APCIA pointed out that the CDI called the investigatory hearing to get concrete facts about affinity groups.  APCIA asserted that “[t]he essential facts are that California group insurance plans are authorized by a voter-approved law in Proposition 103 under which the groups comply with the Insurance Code’s rate filing and rate approval requirements, and group insurance plans add choices and foster competition in the California automobile insurance market.”

APCIA argued that affinity groups are authorized by the plain language of Proposition 103 and “[t]here is no justification in the Proposition to restrict the groups that are entitled to insurance coverage on a group plan.   Certainly, formal associations or organizations are groups.  But the plain meaning of ‘group’ is not restricted to such associations or organizations.  People with common characteristics or community of interests or who are in the same occupation are plainly groups.”     

PIFC explained that “Nothing in the CDI survey indicates that affinity group discounts are leading to higher insurance premiums for individuals protected by the Unruh Civil Rights Act.”  PIFC stressed that the testimony of consumer groups “provided no evidence that drivers protected by the Unruh Civil Rights Act are being denied entry into an affinity group discount program.” Not only did the consumer groups fail to demonstrate how affinity groups harm drivers, they failed to “demonstrate how their views are consistent with Proposition 103.  They failed to provide a reasonable interpretation of each of the provisions of CIC § 1861.12. “Despite decades of consumers enjoying affinity discounts, the consumer groups now offers a novel, but unfounded, interpretation of a group plan that would eliminate benefits for millions of drivers.

PIFC concluded that the current implementation of §1861.12 is “working well.”  Further, based on testimony at the hearing by consumers who were members of an affinity group, the “discounts help a myriad number of drivers afford auto insurance.”

PIFC urged the CDI to retain the existing implementation of the authorization for group insurance in §1861.12 and to keep in place the auto insurance group discounts that are now available to California drivers.

LA Times Editorial – October 14, 2019

In a Los Angeles Times editorial published on October 14, 2019, the writer supports the CDI Survey Report’s conclusions that Latino and African American Californians with a low wage job and no college degree have “the economic deck stacked against [them]” as the Survey confirms that these drivers are not receiving an auto insurance discount compared to more affluent Californians.  The results also suggest that the discounts flow to “far more drivers” in well-to-do parts of the state than in poorer communities.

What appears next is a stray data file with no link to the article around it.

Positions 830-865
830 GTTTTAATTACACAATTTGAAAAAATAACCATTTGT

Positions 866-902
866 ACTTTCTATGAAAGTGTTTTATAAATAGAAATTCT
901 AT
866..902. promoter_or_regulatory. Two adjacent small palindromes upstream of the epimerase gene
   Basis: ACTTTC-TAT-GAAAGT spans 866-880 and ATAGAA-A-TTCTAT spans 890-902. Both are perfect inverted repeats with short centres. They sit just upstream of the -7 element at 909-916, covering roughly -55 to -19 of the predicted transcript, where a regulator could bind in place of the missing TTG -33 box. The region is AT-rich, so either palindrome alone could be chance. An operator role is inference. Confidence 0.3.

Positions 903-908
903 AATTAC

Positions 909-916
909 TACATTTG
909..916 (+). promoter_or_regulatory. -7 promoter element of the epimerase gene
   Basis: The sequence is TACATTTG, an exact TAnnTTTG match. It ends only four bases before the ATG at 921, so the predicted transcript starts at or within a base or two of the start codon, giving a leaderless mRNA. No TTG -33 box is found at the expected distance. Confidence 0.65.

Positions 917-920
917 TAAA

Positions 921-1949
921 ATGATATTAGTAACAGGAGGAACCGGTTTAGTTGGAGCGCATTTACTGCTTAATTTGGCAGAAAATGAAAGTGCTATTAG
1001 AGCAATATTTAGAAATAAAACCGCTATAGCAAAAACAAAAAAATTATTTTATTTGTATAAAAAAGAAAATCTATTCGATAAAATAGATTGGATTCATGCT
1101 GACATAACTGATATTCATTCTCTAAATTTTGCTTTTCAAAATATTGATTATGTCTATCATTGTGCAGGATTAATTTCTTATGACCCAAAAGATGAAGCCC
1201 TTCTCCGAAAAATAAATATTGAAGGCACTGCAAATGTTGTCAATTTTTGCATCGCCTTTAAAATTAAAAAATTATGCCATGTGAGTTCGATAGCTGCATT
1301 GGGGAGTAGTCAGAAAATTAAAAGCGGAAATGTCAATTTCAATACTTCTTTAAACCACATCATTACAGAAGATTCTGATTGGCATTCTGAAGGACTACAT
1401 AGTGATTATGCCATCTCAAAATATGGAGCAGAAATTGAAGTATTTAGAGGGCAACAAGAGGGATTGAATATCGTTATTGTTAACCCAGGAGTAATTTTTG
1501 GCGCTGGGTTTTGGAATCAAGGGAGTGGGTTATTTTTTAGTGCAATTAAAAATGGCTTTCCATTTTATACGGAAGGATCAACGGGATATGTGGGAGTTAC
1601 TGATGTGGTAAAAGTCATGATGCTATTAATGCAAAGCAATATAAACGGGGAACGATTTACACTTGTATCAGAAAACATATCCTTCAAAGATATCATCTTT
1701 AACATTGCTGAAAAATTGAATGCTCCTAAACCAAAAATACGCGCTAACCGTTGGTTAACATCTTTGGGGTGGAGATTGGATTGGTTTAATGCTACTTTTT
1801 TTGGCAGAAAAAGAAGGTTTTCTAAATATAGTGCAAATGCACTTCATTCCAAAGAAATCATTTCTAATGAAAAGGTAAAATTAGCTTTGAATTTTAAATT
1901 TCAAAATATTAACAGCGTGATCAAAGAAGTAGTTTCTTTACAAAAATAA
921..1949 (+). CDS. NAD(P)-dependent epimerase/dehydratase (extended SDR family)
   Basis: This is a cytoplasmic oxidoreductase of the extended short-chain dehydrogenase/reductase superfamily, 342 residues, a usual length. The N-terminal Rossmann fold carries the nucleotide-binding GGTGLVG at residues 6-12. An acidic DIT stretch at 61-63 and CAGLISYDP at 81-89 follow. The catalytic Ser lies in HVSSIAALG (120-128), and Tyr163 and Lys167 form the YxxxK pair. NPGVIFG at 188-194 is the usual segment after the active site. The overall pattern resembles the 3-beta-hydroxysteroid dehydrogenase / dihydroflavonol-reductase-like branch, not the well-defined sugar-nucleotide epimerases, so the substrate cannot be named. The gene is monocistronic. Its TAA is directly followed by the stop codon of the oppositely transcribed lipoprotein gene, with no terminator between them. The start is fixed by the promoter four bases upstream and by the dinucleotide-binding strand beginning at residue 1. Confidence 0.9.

The editorial adopts the consumer groups’ position that Proposition 103 was intended to “sever the links between car insurance premiums and race, income level and neighborhood demographics.  Rather, rates are measured by factors including driving experience.”   

The editorial does note that in addition to the statutory rate factors applicable all drivers, CIC §1861.12 permits insurers to issue automobile coverage on a group plan, “without restriction as to the purpose of the group, occupation or type of group.”  As a result, these “Affinity Discounts” are understandably popular among the groups that receive them including the California Teachers Association, Fireman Associations and other mid-level organizations. The editorial states that assuming that insurers aren’t intentionally trying to use these affinity groups to charge higher premiums to lower-income black or Latino drivers, the Survey shows that the affinity programs have that effect.”

Defenders of the system insist that affinity group discounts are based on the lower risks associated with the group’s members. However, that does not explain why so many of the groups are organized around higher-paying jobs, and why so many of the recipients are in wealthier neighborhoods.

The department compared the survey data with average household income statistics and found a direct relationship between a neighborhood’s income and the percentage of drivers receiving a discount. At the bottom level — ZIP Codes with per capita income of less than $22,500 — only 26% of the drivers received an affinity group discount, which ranged from 5% to 8% on average. At the top level, with per capita incomes above $50,000, 55% received the discounts.